Color is one of the most powerful elements in graphic design. The use of a specific color has the potential of subtly influencing perceptions and emotions of people viewing your ads or marketing pieces. For example, using green might evoke a connection with nature, and therefore be appropriate as the primary color for an environmental engineering company’s logo. Some colors are connected with more than one sense or emotion, sometimes on opposite ends of the spectrum. Red, for example, could be connected with passion or warmth or, in a completely different application, danger or aggression. If you’re dealing with marketing or advertising that is used globally and/or with different cultural audiences, you have to be aware that certain colors can evoke different emotions depending on location or audience segment. For example, yellow, which is known to be the most eye-catching color (think traffic signs), is generally associated with happy or cheerful things, but in China it can connote vulgar emotions. If all this is starting to sound complicated and intriguing at the same time, join the club. This is one reason why using an experienced graphic designer is a real asset to your marketing efforts.

Cool vs. warm

In the simplest form of analysis, all colors could be categorized into two types, cool or warm. Examples of cool colors are blues, greens and purples, where colors like reds, oranges and yellows are considered warm. Cool colors can be associated with feelings like sincerity, professionalism, honesty and trustworthiness. Warm colors can be powerful and authoritative. You get the idea. It’s all about the possible effect a certain color might have on the brain and translating that to specific design applications.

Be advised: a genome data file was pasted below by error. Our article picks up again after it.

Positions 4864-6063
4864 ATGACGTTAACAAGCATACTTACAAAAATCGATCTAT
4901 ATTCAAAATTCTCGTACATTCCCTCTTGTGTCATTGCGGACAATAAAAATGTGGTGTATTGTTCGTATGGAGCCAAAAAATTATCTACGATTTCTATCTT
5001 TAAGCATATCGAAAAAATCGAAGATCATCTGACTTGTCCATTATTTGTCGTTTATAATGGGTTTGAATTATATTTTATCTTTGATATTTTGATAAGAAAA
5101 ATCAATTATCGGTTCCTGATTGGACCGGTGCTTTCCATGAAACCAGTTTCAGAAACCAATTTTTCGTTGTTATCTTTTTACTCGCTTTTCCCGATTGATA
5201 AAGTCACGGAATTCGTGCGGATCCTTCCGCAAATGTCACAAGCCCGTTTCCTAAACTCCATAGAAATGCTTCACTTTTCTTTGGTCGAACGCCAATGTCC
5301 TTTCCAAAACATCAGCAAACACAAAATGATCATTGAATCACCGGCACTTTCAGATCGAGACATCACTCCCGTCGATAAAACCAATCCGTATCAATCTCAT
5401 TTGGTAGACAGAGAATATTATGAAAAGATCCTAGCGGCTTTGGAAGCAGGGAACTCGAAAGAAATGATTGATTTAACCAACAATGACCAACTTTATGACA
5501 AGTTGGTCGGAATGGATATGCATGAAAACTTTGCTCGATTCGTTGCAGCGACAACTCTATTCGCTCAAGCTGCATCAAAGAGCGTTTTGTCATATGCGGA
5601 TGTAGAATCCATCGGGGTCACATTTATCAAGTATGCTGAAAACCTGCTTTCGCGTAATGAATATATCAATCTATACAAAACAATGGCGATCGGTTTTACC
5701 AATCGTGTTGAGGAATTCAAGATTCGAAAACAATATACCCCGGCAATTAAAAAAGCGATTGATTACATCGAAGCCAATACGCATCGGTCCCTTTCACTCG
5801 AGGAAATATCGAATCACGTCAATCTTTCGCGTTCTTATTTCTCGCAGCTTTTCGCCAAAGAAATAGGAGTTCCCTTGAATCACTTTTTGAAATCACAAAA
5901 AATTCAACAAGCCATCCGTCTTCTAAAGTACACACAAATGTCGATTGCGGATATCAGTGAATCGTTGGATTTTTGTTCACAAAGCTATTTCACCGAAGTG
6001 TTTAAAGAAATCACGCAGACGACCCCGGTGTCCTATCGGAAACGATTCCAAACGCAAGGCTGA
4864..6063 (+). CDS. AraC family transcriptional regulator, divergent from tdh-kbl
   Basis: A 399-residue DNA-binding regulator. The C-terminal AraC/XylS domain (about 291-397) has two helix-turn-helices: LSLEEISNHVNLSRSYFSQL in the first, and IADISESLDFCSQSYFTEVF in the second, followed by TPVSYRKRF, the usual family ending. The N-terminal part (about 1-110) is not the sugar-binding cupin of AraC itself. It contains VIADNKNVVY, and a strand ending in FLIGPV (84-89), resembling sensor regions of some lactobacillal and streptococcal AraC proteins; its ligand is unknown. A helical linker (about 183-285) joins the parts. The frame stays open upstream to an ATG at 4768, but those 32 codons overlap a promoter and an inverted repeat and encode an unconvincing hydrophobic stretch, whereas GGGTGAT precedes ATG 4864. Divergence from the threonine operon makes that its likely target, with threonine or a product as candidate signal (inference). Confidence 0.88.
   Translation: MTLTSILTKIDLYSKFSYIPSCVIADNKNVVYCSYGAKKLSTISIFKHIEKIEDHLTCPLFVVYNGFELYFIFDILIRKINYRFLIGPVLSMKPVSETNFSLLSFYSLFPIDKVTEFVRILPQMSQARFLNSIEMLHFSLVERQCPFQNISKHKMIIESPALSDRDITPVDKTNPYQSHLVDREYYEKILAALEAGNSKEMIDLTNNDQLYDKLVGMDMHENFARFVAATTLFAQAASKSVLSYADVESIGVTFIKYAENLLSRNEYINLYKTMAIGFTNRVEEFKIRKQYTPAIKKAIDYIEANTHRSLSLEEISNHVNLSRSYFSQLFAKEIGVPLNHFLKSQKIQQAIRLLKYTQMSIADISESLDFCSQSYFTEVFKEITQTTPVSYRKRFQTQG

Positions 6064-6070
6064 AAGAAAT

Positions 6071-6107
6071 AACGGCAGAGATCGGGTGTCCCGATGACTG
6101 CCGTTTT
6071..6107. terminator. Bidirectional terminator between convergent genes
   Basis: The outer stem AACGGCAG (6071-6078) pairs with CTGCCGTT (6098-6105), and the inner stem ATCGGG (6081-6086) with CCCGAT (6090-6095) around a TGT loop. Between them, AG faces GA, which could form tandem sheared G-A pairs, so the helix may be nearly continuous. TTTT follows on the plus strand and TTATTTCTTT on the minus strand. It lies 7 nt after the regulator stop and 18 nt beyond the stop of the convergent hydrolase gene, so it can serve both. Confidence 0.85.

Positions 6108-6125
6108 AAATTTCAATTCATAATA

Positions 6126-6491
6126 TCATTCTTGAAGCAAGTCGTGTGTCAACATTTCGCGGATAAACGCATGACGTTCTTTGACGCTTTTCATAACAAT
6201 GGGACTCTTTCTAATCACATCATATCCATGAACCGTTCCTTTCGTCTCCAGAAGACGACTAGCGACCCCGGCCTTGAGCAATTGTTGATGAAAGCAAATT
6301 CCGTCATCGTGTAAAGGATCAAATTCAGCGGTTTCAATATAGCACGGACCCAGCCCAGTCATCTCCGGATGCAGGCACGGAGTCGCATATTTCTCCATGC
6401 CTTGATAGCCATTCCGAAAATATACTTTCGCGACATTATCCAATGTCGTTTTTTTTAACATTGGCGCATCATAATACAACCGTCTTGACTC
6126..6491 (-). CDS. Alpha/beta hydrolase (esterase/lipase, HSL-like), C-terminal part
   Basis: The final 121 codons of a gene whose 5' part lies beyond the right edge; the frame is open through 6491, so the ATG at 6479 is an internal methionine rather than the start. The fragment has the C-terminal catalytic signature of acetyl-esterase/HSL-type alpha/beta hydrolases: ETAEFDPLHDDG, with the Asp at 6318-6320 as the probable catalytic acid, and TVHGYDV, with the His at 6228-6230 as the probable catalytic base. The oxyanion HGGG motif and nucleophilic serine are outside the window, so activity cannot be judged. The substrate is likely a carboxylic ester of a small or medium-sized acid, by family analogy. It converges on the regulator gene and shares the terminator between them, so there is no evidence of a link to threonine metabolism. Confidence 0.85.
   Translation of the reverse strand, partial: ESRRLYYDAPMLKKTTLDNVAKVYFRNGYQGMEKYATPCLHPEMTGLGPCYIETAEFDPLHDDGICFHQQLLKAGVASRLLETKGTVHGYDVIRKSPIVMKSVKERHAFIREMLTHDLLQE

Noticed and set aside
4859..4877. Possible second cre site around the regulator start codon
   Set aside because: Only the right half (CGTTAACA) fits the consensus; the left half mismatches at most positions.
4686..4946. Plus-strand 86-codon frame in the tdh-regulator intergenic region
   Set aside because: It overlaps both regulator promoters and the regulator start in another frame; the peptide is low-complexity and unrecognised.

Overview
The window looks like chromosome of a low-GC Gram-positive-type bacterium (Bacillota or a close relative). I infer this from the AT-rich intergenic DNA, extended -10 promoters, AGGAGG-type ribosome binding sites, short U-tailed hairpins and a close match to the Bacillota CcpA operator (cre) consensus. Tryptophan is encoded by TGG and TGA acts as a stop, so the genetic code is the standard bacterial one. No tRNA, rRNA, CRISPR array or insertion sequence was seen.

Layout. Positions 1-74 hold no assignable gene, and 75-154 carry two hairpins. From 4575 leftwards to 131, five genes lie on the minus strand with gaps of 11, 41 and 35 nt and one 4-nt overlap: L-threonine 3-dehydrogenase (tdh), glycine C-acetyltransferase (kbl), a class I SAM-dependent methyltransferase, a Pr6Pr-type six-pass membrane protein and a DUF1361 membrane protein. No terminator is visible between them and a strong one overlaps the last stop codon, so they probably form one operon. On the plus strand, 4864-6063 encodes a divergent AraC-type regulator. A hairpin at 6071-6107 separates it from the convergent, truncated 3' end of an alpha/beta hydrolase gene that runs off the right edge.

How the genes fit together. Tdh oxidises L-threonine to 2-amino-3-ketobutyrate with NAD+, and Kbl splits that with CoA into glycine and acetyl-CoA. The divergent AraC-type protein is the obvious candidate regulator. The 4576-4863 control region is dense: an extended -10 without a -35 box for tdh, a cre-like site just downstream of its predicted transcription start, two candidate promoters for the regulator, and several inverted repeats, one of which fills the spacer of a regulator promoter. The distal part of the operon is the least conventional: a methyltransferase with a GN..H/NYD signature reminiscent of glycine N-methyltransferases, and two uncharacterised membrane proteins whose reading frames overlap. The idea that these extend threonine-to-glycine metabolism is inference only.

Color palettes

It’s best to choose a group of compatible colors for your brand and stick with them. That group of colors (your color palette), along with specified typefaces (fonts) and other defined elements, become part of your corporate brand standards. Those standards should be clearly communicated to anyone inside or outside of your organization that creates materials with your company identity. An experienced graphic designer is skilled in selecting a group of colors that work together and communicate the appropriate emotions that can help build a lasting brand identity.

Those crazy car companies

Forgive me for this digression, but I have to say that one of my favorite ‘cocktail party’ discussions over the years has been the creative ways car companies have named the color choices on their different models. Take white for example. A quick check of some websites today has yielded the following different ‘white’ options for car colors: Glacier White Metallic, Ibis White, Alpine White, Mineral White Metallic, Oxford White, Polar White, Summit White, White Frost, Snowflake White Pearl Mica, Diamond White, Cashmere White Magno, and, my personal favorite, Bianco Birdcage (that last one is from Maserati…’bianco’ is white in Italian).

Bottom line – pay attention to the colors you use

The key takeaway here is that you should pay close attention to the color choices you make when it comes to marketing. You have a real opportunity to support the brand vision you have for your company by choosing colors wisely and being consistent in their application.

If you’re interested in getting an expert opinion about the colors you’re using, please contact us.

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